Sophomore Rachel Britton '26 is a passionate advocate for food allergy awareness and research, a cause she has been immersed in since her early years. She has severe peanut and tree nut allergies that can lead to anaphylaxis, as well as allergies to other foods and antibiotics.
When Rachel was younger, she sold lemonade in her neighborhood and participated in walkathons to support the national organization FARE (Food Allergy Research and Education), which seeks to enhance the lives of individuals with food allergies through education and advocacy.
Now that she is a teen, Rachel volunteers to serve as an advocate by participating in FARE’s Courage at Congress event. Last March, she traveled to Washington, DC, for three days to take part in advocacy training sessions and meetings with legislative officials. She and three others from North Carolina met with staffers from Senator Thom Tillis’ office and in person with U.S. Representative Jeff Jackson (District 14).
“It was an incredible experience,” Rachel said. “I learned so much and made a lot of connections with people like me who care about this issue. I feel very fortunate that I got to talk with Mr. Jackson directly. He made time for us, really listened, and asked good questions.”
Rachel shared her personal story and advocated for the passage of the ADINA Act. “An interesting thing about some of the medicines used to treat severe allergies is that they may contain one of the top nine allergens, but it’s not listed on the label,” explains Rachel. FARE is advocating for better label laws.
Well-versed in legislative initiatives, Rachel has attended previous Courage at Congress events, which were online due to the pandemic. In 2022, she advocated for a longer shelf life of epinephrine auto-injectors to make them more accessible for families.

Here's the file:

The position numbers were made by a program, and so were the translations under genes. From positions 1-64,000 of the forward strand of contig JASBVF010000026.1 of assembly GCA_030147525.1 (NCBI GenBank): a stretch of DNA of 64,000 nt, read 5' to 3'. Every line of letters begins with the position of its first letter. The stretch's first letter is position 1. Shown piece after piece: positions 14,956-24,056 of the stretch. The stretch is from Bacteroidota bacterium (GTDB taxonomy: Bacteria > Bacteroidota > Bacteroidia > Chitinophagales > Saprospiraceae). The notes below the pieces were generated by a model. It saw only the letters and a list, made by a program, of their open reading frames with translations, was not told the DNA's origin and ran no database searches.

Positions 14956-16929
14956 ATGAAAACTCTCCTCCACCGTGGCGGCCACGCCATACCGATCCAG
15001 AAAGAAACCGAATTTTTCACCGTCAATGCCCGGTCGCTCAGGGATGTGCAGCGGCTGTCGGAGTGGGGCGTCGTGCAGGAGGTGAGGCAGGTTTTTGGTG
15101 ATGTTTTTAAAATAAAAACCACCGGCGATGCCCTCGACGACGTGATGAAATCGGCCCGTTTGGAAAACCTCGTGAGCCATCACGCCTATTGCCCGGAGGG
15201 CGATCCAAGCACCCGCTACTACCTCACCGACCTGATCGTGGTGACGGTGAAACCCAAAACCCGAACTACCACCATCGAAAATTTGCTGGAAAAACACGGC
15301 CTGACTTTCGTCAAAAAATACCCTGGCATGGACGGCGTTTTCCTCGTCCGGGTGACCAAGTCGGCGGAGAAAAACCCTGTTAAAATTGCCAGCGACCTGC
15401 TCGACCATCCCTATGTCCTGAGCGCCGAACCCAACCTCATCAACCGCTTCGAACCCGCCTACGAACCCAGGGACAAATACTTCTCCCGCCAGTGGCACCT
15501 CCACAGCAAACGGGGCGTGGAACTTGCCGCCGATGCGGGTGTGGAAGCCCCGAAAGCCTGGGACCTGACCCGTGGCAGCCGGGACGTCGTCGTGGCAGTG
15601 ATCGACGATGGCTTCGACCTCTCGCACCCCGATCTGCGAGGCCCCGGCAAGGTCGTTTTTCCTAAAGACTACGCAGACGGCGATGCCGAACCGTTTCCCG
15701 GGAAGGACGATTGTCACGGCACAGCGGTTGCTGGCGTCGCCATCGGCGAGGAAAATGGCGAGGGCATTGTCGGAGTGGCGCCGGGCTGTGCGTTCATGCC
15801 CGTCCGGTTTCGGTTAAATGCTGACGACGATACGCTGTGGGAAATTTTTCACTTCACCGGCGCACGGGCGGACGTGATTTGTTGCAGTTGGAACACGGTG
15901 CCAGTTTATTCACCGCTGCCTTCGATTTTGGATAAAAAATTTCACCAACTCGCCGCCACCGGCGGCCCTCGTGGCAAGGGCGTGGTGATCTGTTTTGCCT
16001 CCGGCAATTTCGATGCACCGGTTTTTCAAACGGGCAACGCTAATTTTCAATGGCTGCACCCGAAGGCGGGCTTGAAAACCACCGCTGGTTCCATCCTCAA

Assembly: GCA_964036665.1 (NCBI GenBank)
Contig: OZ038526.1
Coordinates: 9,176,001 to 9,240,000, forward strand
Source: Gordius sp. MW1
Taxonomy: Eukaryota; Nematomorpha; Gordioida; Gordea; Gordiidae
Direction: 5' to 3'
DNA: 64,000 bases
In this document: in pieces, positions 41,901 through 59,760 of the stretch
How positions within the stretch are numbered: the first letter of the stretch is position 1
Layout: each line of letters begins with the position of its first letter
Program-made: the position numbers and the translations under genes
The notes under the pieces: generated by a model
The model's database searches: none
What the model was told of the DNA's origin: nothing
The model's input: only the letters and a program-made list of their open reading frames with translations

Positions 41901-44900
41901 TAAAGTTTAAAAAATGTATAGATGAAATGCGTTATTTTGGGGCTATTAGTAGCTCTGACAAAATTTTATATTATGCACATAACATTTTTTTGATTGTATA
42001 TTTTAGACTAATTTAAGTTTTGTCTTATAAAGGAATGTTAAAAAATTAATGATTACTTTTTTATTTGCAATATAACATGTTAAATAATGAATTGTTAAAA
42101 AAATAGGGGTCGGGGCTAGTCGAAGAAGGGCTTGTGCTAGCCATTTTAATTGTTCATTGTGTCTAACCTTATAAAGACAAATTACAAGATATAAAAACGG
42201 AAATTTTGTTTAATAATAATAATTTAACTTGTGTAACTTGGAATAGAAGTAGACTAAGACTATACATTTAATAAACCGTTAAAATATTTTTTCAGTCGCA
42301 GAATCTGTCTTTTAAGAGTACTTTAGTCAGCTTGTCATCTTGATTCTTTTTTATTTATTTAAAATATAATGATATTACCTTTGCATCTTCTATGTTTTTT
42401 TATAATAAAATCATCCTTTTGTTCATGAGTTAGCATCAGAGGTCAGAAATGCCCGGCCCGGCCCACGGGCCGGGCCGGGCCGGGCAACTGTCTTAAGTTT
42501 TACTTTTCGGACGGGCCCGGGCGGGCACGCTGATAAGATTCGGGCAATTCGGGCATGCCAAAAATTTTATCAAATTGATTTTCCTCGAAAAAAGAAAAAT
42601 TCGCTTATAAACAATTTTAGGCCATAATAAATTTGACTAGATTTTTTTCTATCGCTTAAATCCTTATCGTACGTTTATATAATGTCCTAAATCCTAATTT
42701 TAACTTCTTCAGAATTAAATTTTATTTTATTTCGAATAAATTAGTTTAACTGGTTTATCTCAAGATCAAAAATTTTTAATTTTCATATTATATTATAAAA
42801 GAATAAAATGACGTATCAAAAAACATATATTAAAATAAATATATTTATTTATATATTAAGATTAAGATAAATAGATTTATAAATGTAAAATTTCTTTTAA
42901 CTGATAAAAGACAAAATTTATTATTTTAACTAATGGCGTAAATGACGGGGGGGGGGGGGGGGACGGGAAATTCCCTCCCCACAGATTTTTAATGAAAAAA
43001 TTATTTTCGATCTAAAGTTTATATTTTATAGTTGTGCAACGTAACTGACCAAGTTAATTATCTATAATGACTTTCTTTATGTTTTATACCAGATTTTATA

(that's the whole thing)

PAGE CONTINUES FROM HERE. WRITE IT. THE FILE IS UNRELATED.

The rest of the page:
When Rachel was in Lower School, she says her teachers always made her feel included, and the nurses always checked on her. In all the years here, Rachel has always felt safe with her allergies on campus and during school outings. But not all school children have that sense of inclusion and protection. She and her fellow advocates in FARE are trying to pass S.121 (Protecting Children with Food Allergies Act), legislation that would help make schools safer and more inclusive.
Rachel says that the skills she has learned while a student at Country Day have been a great asset in advocating for a cause she cares about deeply.
Rachel Britton '26
Country Day has taught me how to do research correctly, how to present myself in a formal manner without bias or divisiveness, and how to speak clearly.
She hopes to continue to spread awareness about food allergies both here on campus and by continuing to attend Courage at Congress. She says, “If you’re determined to fight for what you believe in, then it’s possible for you to make change.”